By Jennifer Agnolin, Staff Lawyer
Ecojustice scored another win in the battle to protect Canadians’ right to speak up for the environment.
In a decision handed down yesterday, the British Columbia Supreme Court ordered a B.C. man to pay the full costs of his failed lawsuit against a small conservation group – in part because of the silencing impact the suit had on the group.
Robin Scory of Langley, B.C., launched the suit in 2010 against the Glen Valley Watersheds Society and two citizens after they publicly raised concerns that his proposed fill site could harm the local environment. The site was being considered for regulatory approval when the concerns were raised. The suit alleged defamation, among other things, and claimed a total of $13-million in damages.
Ecojustice represented the Society in this case and successfully had all claims against it dismissed earlier this year. In that decision, dated May 25, 2011, the judge held that the case was meritless and that the Society’s public statements about what could happen to the environment were “opinions on a matter of public interest” and not defamatory.
We were back in court in September to argue for special costs. Special costs can be awarded where there has been unnecessary, scandalous or reprehensible conduct and can allow the successful party to recover all of the money it spent on the case.
The judge ordered yesterday that Mr. Scory pay special costs to the Society, finding that his conduct throughout was sufficiently reprehensible. The impact of the lawsuit was also “an important factor” underlying the order. “An order for special costs acts as a deterrent to litigants whose purpose is to interfere with the democratic process,” the ruling reads. “Public participation and dissent is an important part of our democratic system.”
The decision relies on the 1999 British Columbia case of Fraser v. Saanich, where a lawsuit against a group of citizens opposing a rezoning application was dismissed with special costs. That decision was the first in Canada to find that a lawsuit was a SLAPP suit.
What’s a SLAPP suit?
SLAPP suits (strategic litigation against public participation) are lawsuits against citizens and public groups designed to intimidate the target into silence, thereby undermining their impact on public decision-making processes and public opinion.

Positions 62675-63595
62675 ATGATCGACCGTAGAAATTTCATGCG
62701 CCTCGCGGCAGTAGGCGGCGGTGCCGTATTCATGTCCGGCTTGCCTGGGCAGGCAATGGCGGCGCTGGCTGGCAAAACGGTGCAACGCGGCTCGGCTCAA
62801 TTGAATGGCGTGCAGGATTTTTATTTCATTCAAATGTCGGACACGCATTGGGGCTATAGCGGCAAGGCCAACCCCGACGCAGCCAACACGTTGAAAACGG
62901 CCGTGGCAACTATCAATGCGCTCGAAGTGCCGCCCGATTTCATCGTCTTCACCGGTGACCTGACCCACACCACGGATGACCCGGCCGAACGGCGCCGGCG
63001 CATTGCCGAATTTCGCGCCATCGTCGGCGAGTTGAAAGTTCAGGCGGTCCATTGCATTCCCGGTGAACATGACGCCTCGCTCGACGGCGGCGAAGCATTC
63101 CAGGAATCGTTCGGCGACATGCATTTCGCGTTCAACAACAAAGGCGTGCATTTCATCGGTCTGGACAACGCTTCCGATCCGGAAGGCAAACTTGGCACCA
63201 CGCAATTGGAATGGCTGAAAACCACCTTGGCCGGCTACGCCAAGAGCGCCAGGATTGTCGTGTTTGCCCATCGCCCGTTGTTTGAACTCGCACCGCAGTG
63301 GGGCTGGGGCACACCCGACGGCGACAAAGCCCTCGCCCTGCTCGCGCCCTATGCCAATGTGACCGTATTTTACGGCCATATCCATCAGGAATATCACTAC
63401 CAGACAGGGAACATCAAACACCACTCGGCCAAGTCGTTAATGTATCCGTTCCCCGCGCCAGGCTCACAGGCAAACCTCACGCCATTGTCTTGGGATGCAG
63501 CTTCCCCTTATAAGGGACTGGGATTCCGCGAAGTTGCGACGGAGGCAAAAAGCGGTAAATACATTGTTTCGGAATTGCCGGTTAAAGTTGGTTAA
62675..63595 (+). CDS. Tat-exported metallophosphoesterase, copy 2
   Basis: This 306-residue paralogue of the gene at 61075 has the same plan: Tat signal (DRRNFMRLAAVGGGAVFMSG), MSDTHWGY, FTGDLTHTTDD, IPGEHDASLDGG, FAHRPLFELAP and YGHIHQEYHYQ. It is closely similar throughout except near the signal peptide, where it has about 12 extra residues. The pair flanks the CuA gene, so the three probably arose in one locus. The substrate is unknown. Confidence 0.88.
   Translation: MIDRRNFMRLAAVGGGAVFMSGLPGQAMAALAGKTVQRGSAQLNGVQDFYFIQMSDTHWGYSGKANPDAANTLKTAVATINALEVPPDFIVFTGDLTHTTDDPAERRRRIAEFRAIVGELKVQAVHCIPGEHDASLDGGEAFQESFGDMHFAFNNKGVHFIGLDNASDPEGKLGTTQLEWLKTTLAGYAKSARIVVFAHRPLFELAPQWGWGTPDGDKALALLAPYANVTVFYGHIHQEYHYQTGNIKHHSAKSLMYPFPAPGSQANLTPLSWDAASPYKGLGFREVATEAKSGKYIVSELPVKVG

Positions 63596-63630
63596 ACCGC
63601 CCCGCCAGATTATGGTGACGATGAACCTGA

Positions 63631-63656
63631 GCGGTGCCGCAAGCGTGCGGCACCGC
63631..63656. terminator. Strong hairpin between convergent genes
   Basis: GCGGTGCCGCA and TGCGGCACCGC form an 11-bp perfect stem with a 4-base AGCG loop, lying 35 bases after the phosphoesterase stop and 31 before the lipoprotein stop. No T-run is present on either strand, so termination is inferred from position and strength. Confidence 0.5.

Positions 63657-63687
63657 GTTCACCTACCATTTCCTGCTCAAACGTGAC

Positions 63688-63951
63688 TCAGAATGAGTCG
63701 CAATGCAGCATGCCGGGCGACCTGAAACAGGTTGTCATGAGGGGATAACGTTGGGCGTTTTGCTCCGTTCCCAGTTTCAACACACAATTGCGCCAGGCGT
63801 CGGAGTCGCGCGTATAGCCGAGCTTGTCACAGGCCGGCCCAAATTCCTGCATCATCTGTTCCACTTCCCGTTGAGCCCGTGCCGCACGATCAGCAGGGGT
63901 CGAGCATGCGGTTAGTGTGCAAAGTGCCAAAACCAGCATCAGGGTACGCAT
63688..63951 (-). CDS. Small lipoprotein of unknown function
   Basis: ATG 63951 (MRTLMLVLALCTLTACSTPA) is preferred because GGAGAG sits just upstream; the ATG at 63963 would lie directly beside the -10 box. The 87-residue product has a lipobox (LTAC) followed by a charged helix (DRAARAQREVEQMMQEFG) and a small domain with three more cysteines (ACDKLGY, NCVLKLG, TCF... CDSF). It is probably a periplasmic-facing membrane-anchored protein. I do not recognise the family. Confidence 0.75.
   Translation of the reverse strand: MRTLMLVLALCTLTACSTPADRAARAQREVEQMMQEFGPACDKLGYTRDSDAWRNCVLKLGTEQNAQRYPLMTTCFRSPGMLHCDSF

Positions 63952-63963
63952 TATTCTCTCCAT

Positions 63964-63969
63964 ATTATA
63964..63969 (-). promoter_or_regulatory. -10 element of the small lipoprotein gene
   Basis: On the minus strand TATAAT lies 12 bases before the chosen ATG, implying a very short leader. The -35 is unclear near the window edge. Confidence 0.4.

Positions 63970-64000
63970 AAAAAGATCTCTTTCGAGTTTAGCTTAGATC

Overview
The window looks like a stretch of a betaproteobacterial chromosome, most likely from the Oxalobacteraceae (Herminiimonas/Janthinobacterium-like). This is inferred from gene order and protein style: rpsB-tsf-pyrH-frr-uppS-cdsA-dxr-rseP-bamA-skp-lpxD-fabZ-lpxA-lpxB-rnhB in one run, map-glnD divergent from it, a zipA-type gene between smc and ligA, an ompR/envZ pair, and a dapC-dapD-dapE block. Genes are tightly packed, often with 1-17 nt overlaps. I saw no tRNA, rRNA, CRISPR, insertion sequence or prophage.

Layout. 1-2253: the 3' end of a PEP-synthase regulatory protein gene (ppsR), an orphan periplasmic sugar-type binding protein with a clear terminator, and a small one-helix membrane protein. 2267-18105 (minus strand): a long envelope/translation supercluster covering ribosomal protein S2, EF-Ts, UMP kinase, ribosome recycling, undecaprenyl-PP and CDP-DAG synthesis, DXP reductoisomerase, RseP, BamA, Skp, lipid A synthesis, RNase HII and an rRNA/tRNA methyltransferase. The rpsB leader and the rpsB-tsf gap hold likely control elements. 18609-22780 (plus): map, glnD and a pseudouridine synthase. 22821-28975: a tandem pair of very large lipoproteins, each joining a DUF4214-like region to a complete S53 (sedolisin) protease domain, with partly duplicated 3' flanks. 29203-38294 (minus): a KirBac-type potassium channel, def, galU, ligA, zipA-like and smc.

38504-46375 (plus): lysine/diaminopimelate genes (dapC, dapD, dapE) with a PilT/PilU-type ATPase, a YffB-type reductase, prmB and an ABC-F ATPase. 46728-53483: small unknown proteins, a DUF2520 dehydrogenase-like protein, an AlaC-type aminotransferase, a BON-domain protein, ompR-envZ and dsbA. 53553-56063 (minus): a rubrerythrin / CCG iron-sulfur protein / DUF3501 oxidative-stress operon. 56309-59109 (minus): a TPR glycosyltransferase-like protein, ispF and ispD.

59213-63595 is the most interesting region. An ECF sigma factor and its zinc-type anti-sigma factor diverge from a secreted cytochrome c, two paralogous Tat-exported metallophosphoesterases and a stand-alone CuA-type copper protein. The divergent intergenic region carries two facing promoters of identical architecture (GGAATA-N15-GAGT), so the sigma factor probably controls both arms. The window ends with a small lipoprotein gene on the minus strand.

SLAPPs are a serious problem for public interest groups in Canada, particularly environmental organizations, and there have been several calls over the years for protective laws. Quebec is the only province in Canada that has anti-SLAPP legislation in place right now. British Columbia had the Protection of Public Participation Act in 2001, but that was repealed a few short months after it was passed with a change of provincial government. More recently, Ontario created an expert advisory panel to examine how to prevent SLAPP suits. The panel’s report, issued in October 2010, calls for anti-SLAPP legislation.
While this week’s ruling does not characterize the lawsuit against the Society a SLAPP, it finds that it “achieved one of the recognized purposes of SLAPP litigation…it effectively silenced the respondents’ public opposition…” This underscores the importance of public participation and serves as a warning that lawsuits that effectively stifle public participation can be penalized. Local citizens and groups are often the best stewards of their environment and they should be able to publically voice their concerns without being sued.
The other two defendants in this case were represented by separate counsel. The claims against them have also been dismissed, again with awards of special costs.